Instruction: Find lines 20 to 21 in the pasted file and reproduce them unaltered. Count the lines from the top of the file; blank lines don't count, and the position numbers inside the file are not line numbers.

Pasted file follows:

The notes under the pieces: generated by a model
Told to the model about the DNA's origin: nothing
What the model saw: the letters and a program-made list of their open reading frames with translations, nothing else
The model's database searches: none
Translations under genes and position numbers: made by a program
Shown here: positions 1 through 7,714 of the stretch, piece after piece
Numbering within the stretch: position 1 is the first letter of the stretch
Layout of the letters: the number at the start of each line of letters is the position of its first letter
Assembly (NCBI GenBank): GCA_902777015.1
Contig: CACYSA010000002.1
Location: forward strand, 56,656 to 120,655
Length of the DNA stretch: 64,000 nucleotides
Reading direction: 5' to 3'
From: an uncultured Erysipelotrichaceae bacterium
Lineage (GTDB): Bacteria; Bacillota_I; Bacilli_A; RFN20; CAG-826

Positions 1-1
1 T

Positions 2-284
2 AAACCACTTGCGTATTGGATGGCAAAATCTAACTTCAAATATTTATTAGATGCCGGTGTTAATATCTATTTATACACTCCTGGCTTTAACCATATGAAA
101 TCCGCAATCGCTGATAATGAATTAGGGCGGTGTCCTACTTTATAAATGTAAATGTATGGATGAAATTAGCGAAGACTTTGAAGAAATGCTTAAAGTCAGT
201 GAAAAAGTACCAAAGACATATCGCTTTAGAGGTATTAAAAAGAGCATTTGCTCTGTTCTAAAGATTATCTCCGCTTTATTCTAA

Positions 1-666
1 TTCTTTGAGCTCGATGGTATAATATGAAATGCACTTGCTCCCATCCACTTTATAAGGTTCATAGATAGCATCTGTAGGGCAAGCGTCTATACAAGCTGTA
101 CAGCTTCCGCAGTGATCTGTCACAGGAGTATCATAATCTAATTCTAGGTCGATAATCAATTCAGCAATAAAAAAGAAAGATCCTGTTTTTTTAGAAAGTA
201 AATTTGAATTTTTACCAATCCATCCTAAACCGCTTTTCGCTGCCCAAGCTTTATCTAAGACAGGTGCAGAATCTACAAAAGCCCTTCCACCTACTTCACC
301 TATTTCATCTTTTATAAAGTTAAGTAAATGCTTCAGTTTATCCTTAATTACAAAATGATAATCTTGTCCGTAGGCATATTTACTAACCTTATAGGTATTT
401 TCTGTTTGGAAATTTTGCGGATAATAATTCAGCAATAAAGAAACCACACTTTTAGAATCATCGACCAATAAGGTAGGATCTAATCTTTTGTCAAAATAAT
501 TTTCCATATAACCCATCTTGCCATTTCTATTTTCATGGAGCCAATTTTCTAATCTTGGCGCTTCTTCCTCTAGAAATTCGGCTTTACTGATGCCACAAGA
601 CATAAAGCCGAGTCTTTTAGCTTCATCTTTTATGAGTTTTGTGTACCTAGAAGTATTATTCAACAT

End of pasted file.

101 TCCGCAATCGCTGATAATGAATTAGGGCGGTGTCCTACTTTATAAATGTAAATGTATGGATGAAATTAGCGAAGACTTTGAAGAAATGCTTAAAGTCAGT
201 GAAAAAGTACCAAAGACATATCGCTTTAGAGGTATTAAAAAGAGCATTTGCTCTGTTCTAAAGATTATCTCCGCTTTATTCTAA